Extracts from Boswellia serrata have been reported to have anti-inflammatory activity, primarily via boswellic acid-mediated inhibition of leukotriene synthesis. In three small clinical trials, boswellia was shown to improve symptoms of ulcerative colitis and Crohn's disease, and because of its alleged safety, boswellia was considered superior over mesalazine in terms of a benefit-risk evaluation. The goal of this study was to evaluate the effectiveness of boswellia extracts in controlled settings of dextran sulfate- or trinitrobenzene sulfonic acid-induced colitis in mice. Our results suggest that boswellia is ineffective in ameliorating colitis in these models. Moreover, individual boswellic acids were demonstrated to increase the basal and IL-1β-stimulated NF-κB activity in intestinal epithelial cells in vitro as well as reverse proliferative effects of IL-1β. We also observed hepatotoxic effect of boswellia with pronounced hepatomegaly and steatosis. Hepatotoxity and increased lipid accumulation in response to boswellia were further confirmed in vitro in HepG2 cells with fluorescent Nile red binding/resazurin reduction assay and by confocal microscopy. Microarray analyses of hepatic gene expression demonstrated dysregulation of a number of genes, including a large group of lipid metabolism-related genes, and detoxifying enzymes, a response consistent with that to hepatotoxic xenobiotics. In summary, boswellia does not ameliorate symptoms of colitis in chemically induced murine models and, in higher doses, may become hepatotoxic. Potential implications of prolonged and uncontrolled intake of boswellia as an herbal supplement in inflammatory bowel disease and other inflammatory conditions should be considered in future clinical trials with this botanical.
- dextran sulfate
- trinitrobenzene sulfonic acid
complementary and alternative medicine (CAM), and herbal remedies in particular, are increasingly used by patients with chronic diseases, including patients with inflammatory bowel diseases (IBD). In IBD, poor quality of life correlates with increased use of CAM (21). IBD patients turn to alternative therapies for various reasons, including side effects or lack of effectiveness of conventional therapies, fear of surgery, presumed safety and effectiveness of CAM treatments, or the simple desire to regain control of their deteriorating health (15, 27, 30, 31, 39, 44). Whereas certain practices such as acupuncture, chiropractics, massage, or reflexology are generally considered safe, increased use of herbal and homeopathic medicine, often manufactured and marketed without solid scientific basis, should be approached with caution because herbal preparations contain many bioactive compounds with beneficial as well as potentially deleterious effects.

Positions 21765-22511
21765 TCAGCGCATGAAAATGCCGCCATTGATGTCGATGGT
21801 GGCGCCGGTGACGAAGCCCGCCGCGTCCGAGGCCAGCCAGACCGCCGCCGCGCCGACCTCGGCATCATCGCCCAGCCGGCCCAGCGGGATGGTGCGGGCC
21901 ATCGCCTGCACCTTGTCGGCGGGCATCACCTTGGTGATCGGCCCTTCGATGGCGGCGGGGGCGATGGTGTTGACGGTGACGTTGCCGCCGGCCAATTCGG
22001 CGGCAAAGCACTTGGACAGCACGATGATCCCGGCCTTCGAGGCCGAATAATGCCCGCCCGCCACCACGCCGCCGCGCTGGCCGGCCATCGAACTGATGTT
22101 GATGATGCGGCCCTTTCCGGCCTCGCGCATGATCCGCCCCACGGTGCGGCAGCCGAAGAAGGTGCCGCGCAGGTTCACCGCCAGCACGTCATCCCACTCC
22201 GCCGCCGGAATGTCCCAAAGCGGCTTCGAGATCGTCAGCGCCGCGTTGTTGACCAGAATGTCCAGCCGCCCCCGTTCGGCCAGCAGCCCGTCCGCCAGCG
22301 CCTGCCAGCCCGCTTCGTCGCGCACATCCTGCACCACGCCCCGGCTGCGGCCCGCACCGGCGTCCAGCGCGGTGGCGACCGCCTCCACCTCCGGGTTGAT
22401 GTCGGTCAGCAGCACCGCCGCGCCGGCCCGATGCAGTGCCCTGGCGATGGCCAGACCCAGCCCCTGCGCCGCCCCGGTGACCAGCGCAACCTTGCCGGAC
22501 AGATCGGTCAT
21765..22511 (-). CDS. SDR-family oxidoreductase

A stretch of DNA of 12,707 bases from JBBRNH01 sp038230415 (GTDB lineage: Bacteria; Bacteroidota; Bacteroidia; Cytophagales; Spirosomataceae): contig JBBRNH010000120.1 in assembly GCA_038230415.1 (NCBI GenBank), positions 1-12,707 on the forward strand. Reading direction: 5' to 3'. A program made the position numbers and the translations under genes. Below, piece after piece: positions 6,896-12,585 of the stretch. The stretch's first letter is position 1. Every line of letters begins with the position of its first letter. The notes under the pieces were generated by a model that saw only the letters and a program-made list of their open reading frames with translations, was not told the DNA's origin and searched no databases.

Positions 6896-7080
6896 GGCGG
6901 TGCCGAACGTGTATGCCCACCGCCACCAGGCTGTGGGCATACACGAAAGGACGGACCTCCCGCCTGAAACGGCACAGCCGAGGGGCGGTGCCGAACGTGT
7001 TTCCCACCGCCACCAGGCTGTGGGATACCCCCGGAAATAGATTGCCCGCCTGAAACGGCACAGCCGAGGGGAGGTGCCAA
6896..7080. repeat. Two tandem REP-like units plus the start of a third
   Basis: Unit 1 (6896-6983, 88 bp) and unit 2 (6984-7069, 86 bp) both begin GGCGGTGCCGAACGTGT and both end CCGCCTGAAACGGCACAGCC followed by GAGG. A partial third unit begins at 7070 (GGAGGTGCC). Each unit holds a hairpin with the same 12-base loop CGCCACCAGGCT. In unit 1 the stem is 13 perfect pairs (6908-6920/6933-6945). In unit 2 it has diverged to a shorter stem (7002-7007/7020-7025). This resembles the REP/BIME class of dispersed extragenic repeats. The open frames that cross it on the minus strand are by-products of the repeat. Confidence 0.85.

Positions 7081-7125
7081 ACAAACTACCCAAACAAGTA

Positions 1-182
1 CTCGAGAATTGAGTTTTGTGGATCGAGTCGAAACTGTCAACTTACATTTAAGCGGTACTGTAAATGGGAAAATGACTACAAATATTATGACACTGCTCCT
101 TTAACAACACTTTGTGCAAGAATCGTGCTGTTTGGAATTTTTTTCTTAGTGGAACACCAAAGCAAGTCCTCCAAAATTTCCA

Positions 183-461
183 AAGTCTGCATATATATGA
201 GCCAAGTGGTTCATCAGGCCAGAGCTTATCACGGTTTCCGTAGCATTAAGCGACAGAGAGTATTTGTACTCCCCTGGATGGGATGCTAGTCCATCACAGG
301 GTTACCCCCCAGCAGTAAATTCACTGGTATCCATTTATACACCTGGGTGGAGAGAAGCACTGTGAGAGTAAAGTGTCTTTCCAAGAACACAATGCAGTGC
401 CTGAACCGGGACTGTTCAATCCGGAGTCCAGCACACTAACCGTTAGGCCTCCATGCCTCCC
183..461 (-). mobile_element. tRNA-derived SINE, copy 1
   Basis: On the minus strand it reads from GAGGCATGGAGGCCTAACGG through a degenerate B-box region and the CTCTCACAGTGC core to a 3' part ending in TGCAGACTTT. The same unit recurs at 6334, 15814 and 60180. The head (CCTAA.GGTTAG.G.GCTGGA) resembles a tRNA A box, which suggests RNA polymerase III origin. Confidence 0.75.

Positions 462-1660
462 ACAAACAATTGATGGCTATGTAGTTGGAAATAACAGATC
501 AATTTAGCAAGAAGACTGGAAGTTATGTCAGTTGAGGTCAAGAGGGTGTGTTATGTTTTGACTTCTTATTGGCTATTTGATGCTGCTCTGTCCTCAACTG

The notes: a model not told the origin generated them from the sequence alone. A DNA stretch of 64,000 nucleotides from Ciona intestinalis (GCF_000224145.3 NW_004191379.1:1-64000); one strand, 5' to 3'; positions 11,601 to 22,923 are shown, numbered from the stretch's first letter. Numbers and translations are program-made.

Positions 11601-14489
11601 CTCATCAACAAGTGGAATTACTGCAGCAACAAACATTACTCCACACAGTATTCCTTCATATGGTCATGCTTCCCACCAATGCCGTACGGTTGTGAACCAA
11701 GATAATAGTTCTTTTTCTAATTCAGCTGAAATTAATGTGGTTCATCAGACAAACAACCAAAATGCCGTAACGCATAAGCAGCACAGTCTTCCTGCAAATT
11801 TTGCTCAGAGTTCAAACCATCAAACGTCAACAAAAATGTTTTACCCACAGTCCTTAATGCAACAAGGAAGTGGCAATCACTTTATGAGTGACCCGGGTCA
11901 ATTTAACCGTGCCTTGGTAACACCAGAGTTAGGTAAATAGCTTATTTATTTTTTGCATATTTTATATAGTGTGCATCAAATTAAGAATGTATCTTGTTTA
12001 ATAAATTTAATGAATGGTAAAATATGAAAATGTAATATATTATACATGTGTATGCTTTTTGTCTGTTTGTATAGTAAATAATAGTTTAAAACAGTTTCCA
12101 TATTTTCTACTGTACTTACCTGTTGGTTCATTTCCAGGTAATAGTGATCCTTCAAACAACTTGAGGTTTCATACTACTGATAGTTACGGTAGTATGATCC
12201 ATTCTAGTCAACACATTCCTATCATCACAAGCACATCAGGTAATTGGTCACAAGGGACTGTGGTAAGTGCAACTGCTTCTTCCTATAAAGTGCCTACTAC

One such herbal supplement widely advertised by dietary supplement manufacturers to treat ulcerative colitis is Boswellia serrata (Roxb. ex Colebr.; Burseraceae). The therapeutic value of dried resinous gum derived from tapping the B. serrata tree, which grows in hilly areas of India, has been known since antiquity. Boswellia gum, mentioned in the ancient Ayurvedic texts, has been used for the treatment of the inflammatory disease in the traditional Ayurvedic medicine in India (18) and was more recently demonstrated as beneficial in bronchial asthma (10), but it had a limited or no effect in rheumatoid arthritis (37) or osteoarthritis (20). In a small clinical trial, extract from B. serrata offered improvement of ulcerative colitis symptoms similarly to that of sulfasalazine (11, 12). Similar findings were reported in patients with Crohn's disease (9). Acetyl-11-keto-β-boswellic acid, a constituent of boswellia resin, also has been shown to attenuate experimental ileitis in rats (19). The gum oleoresin consists of sesquiterpenoid essential oils (5–9%), an ether-soluble fraction (alcohols, esters, boswellic acids; 60–70%), and an ether-insoluble fraction (25–30%) containing polysaccharides (3). It is the boswellic acids, ursane types of pentacyclic triterpenes, that are believed to be the biologically active components of boswellia extract. Indeed, boswellic acids have been reported to possess anti-inflammatory and anti-tumor activity, which may be at least partially due to inhibition of leukocyte elastase (35), 5-lipoxygenase (5-LO) (2, 34), and topoisomerase (42), leading to apoptosis-related tumor cell death (17). The orally administered ethanolic extract of B. serrata or its constituent, acetyl-11-keto-β-boswellic acid, a reported potent inhibitor of leukotriene synthesis (36), has been shown to significantly attenuate inflammatory features of indomethacin-induced ileitis in rats (19). In animal models, leukotriene synthesis inhibitors markedly accelerated healing of colonic ulcers and resolution of colonic inflammation (45, 46). In humans, the involvement of leukotrienes in the pathophysiology of IBD is controversial. Leukotriene B4 (LTB4) levels in rectal dialysate specimens and colonic mucosal specimens are increased in patients with active ulcerative colitis but normal in patients with quiescent disease (22, 40). An in vitro study performed in healthy human peripheral blood neutrophils in Boyden chambers showed that LTB4 was responsible for some of the chemotactic activity in involved ulcerative colitis mucosa (25). Also, current therapies for ulcerative colitis such as corticosteroids and mesalamine produce significant inhibition of LTB4 synthesis (5, 22). Recent clinical studies in ulcerative colitis patients, however, showed that inhibition of 5-LO did not correlate with remission and that 5-LO inhibitors did not differ significantly from placebo in clinical efficacy (14, 23). It would therefore seem that targeting leukotriene synthesis pathway is not sufficient to treat active ulcerative colitis.